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    Standard Bank commits R300bn to sustainability target

    Standard Bank has set aside a cumulative amount of between R250bn and R300bn for sustainable finance projects by the end of 2026.
    Source: Pixabay

    This target includes R50bn of financing for renewable energy and underwriting of a further R15bn for renewable energy by the end of 2024.

    This was the announcement made by Standard Bank Group chief executive of corporate and investment banking, Kenny Fihla.

    He was speaking at the second climate summit hosted by Standard Bank, in partnership with the University of London's School of Oriental and African Studies this week.

    "I am pleased to inform you that since the launch of our climate policy in March this year, we have already provided sustainable finance to the tune of almost R40bn and are tracking ahead of our timelines to surpass these targets,” Fihla said.

    “Energy supply is likely to become even more subject to geopolitical rivalry than it is at present.

    "Regions and blocs will want to become increasingly self-reliant for energy – or at least reliant on countries that are not their rivals. In this context, building Africa’s capacity to supply our own energy needs becomes ever important," said chief executive officer of Standard Bank Group, Sim Tshabalala.

    "Equally, there will be huge opportunities for African countries as exporters of transitional and renewable energy. Growing our sustainable and transitional energy capacity will increase African countries’ fiscal headroom – which is essential for effective sovereignty. It will enable us to move deeper into global supply chains – which is very helpful to broader industrialisation."

    This year’s climate summit comes on the back of the release of Standard Bank Group’s climate policy earlier this year, which commits to achieving a portfolio mix that reaches net zero by 2050.

    The one-day event built on last year's net zero theme, and looked at climate change within the context of energy access, and focused on the just energy transition in an endeavour to identify, unify and raise Africa's voices on this important topic.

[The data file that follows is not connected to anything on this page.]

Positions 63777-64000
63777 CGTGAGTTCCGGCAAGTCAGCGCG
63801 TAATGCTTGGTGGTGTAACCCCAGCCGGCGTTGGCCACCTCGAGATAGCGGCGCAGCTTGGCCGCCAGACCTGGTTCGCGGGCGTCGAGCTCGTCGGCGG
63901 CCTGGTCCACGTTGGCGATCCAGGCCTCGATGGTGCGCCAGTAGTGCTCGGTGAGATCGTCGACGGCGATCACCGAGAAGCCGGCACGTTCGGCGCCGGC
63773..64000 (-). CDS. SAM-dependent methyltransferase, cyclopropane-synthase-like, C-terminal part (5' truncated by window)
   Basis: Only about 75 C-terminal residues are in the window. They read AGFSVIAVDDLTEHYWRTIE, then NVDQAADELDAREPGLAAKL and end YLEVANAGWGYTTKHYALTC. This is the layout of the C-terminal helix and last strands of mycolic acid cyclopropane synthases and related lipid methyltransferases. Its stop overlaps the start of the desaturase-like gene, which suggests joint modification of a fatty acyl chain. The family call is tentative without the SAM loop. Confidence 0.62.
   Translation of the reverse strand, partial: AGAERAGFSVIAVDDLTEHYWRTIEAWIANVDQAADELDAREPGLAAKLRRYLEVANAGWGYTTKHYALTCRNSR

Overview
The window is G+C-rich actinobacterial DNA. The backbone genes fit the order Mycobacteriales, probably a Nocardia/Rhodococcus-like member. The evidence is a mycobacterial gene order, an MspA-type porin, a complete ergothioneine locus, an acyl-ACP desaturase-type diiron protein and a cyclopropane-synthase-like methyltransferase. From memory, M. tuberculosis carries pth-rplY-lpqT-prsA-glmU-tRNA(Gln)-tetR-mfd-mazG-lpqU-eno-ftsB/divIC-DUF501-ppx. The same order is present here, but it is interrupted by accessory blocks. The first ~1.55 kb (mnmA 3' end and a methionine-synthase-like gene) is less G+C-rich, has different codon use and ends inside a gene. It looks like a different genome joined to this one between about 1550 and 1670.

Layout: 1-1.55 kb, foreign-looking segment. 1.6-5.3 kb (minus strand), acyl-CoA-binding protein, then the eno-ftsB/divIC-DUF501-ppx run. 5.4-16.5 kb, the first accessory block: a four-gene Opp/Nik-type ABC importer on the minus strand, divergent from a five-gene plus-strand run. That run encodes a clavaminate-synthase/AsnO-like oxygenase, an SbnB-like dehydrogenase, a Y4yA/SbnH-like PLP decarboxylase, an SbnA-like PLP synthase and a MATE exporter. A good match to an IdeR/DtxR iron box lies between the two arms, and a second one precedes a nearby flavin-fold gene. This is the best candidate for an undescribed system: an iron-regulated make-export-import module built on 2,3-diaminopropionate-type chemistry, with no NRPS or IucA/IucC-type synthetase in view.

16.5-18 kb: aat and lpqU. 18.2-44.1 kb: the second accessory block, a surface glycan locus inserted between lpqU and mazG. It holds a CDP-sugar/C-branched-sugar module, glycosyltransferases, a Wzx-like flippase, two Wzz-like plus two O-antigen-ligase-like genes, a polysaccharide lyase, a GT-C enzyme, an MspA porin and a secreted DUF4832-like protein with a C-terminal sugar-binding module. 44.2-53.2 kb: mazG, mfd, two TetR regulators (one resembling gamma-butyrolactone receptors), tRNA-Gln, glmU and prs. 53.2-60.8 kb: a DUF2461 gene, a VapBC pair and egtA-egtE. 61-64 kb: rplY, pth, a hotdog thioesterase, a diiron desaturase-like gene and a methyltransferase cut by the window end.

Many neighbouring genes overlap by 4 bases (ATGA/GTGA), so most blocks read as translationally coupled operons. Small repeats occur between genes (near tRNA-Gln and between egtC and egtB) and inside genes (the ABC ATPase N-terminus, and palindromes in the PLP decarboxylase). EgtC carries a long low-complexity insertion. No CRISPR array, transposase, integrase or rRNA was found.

To this end, four in-depth panel discussions were hosted under the following topical themes: energy transition; opportunities and risks; green investing; and the role of government.

    South Africa's Minister of Forestry, Fisheries and Environment, Barbara Creecy said: “In reaching our net zero goals, we must remember to put our people and communities at the centre of a just transition that guarantees better and decent jobs, social protection, more training opportunities, and greater job security for all workers affected by global warming and climate change policies.

    “This is extremely important in our establishment of a resilient South African green economy and is a cornerstone of our developmental agenda.”

    Industry leaders, investors, government, civil society organisations and some of Africa’s leading policymakers highlighted that, while Africa must join the global drive towards limiting greenhouse gas emissions, this action must be considered within the context of Africa’s just transition towards a low-carbon economy.

    This should also be done in a manner that recognises and addresses the deep energy deficit across African economies where less than 43% of the population have access to a national grid, they said.

    As the world’s attention turns to COP27 taking place in Sharm el-Sheikh, Egypt next month, the platform promises to troubleshoot Africa's ability to raise sigificant capital to back the deployment of climate change mitigation solutions that, in turn, will position the continent as a key player in the low-carbon economy.

    The call to action now is that Africa needs to prioritise capacity-building support, while securing technology and finance as a matter of urgency.

    About Katja Hamilton

    Katja is the Finance, Property and Healthcare Editor at Bizcommunity.
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